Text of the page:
Saturday, 18 April 2015

East Salalah in mid April

East Khawr as birders call it or Khawr Dahariz as the locals call it and Sawnout farm are both on the eastern edge of the city. Indeed they are only 1 kilometre away from each other at their nearest points.

Some birds can be conspicuously commuting between the two places. These are notably glossy ibis and cattle egret but other birds move between them.

The weather is so hot now I can only visit low land places early in the morning or late afternoon.

Yesterday I visited them both before 8.30 am.

I started with Khawr Dahariz.

terek sandpiper

A few species waders I hadn't seen all winter were present. These included two terek sandpiper.

greater white fronted goose

There was also a single late greater white fronted goose.

ruddy turnstone

I commented on ruddy turnstone passage last weekend. The numbers turning up Khawr Dahariz have increased from the one seen last week to seven. Some are shown above.

close up of two ruddy turnstone

Curlew sandpiper is another bird that has been rare all winter but is now turning up more frequently.

two curlew sandpiper

They are showing the whole array of plumages from pure winter to almost full breeding.

four curlew sandpiper

Friday morning is by far the best morning of the week to go to Khawr Dahariz to avoid disturbance.

three types of heron

The variety of water birds at the sand bar end of the Khawr is usually greater because of this. For example there were four types of heron family member there: grey heron, squacco heron, western reef heron (both morphs) and an intermediate egret.

steppe gull 1

An odd bird to see was an adult steppe gull. Virtually all large white headed gulls left at least 10 days ago. The coast now has only resident sooty gull. Then suddenly I see an adult steppe gull at the khawr. It looks healthy too so I can't understand why it is still here.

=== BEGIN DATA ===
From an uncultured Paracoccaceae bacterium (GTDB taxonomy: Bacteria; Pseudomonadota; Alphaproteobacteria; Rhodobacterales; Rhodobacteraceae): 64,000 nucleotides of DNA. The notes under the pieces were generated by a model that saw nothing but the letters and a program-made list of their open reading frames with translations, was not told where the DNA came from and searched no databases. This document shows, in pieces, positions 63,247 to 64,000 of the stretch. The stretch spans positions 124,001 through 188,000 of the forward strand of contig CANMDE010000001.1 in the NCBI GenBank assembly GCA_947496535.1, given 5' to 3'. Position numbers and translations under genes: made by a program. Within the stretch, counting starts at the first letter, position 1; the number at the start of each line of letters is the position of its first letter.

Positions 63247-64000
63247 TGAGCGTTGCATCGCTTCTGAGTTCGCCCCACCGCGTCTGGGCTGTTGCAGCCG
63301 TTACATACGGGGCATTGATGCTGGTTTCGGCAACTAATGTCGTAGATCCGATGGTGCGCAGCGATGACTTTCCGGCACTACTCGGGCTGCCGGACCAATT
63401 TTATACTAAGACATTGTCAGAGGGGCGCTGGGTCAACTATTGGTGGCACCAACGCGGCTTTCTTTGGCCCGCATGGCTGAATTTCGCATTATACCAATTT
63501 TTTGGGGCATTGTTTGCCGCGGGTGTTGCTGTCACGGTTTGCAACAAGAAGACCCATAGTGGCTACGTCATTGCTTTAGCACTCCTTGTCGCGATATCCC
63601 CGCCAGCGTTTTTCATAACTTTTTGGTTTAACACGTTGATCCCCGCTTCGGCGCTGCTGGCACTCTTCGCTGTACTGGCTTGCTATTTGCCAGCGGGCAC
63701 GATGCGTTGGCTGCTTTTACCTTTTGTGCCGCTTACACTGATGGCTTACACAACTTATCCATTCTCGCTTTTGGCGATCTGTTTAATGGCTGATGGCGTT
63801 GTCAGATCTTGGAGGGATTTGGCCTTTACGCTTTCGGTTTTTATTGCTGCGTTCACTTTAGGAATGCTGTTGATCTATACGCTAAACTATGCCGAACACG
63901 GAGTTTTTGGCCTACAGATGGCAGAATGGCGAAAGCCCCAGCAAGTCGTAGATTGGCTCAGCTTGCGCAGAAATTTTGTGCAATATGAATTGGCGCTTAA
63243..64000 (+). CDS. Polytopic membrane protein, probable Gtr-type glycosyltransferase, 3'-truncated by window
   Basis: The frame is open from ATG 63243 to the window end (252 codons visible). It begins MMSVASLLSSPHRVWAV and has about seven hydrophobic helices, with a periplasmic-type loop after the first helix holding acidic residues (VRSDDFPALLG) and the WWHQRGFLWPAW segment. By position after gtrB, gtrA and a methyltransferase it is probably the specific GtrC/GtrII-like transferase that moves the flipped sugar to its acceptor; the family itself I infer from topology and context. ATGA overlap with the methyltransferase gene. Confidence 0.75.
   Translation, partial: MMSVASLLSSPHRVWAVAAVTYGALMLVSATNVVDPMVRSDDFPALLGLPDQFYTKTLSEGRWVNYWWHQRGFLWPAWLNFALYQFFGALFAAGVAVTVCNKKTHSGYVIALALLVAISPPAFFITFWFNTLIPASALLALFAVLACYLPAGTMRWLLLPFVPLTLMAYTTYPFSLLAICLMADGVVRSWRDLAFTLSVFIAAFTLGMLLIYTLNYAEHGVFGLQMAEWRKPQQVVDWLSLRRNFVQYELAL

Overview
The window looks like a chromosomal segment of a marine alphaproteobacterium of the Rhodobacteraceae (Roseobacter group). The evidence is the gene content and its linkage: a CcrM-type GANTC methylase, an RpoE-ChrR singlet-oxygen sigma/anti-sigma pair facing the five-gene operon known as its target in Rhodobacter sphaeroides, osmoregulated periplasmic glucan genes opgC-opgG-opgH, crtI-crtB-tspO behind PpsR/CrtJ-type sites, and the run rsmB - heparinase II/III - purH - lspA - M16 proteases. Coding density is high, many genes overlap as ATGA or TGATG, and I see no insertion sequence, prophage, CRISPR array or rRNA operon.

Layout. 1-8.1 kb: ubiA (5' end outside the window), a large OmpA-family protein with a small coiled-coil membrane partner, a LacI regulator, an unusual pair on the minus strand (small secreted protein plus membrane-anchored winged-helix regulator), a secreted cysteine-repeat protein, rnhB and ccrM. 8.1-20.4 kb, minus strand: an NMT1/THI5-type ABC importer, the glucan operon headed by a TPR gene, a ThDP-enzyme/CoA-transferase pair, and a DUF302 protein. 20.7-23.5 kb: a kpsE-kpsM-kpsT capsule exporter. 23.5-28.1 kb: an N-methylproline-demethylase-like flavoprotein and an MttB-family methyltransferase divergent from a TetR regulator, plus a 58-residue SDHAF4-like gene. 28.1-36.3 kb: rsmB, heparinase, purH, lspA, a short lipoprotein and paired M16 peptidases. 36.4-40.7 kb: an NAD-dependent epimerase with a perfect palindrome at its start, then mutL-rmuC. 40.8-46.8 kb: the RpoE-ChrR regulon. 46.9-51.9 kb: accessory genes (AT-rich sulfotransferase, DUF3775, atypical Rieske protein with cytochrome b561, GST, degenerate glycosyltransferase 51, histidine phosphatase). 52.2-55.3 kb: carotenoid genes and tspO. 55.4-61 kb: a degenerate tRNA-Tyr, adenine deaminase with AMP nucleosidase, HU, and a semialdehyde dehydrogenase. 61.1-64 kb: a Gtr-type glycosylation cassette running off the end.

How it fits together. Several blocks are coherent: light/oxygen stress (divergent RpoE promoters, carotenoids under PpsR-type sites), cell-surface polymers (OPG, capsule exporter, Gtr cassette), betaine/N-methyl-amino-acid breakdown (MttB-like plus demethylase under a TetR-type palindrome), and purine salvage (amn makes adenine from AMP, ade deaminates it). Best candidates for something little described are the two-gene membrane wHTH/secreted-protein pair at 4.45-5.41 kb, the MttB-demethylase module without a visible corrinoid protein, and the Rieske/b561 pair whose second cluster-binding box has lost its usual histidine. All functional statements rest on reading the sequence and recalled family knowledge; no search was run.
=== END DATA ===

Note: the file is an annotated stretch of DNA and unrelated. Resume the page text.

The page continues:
steppe gull 2

Other water birds near the sand bar were black-winged stilt, kentish plover, greenshank, redshank and black-tailed godwit. Most of these are now showing varying degrees of breeding plumage.

black tailed godwit

As I mentioned before, glossy ibis commuted between Sawnaut farm and Khawr Dahariz. On a little before I left for the farm, a large number of glossy ibis arrived at the Khawr from the direction of the farm.

glossy ibis

Before I left I headed towards the deeper part of the Khawr where the adult flamingo are fond. As I walked towards them I flushed the first yellow bittern I had seen since the autumn. They must be back or at least one of them is.


After seeing the flamingo I headed off to Sawnaut farm which takes 5 minutes to get to.

singing bush lark

 The singing bush lark are particularly noisy early in the day. There is always some sort of bird of prey activity. This time it was just kestrel and a pallid harrier. The hundreds of collared dove were already scattered around the fields. However one sight which seems particular to early and mid April is the large numbers of hirundines and swifts flying over.

Once again there were swifts flying high and on the move. This time they were most pallid swift but included at least one little swift. It was noticeably smaller than the others and when it banked I could see the white rump. This was species 270 on my Oman list.

I am beginning to wonder if I turned up at dawn whether these swifts would be feeding lower on the fields. I have now seen 4 species of swift over the farm and I don't think it is coincidence I have only seen them there this spring.

sand martin and barn swallow

It was not just swifts. Among the hirundines yesterday morning there were actually more sand martin than barn swallow.

sand martin 1

I believe this farm is an important feeding place for some easterly hirundines on migration.

sand martin 2

As they rested on the wires, occasionally another bird would join them. These have included crested lark and shining sunbird.

shining sunbird

Even at 8.30 am it was getting warm. I went up into the hills to prolong my birding day. Coastal birding at this time of year is draining. I will blog about the hills next.

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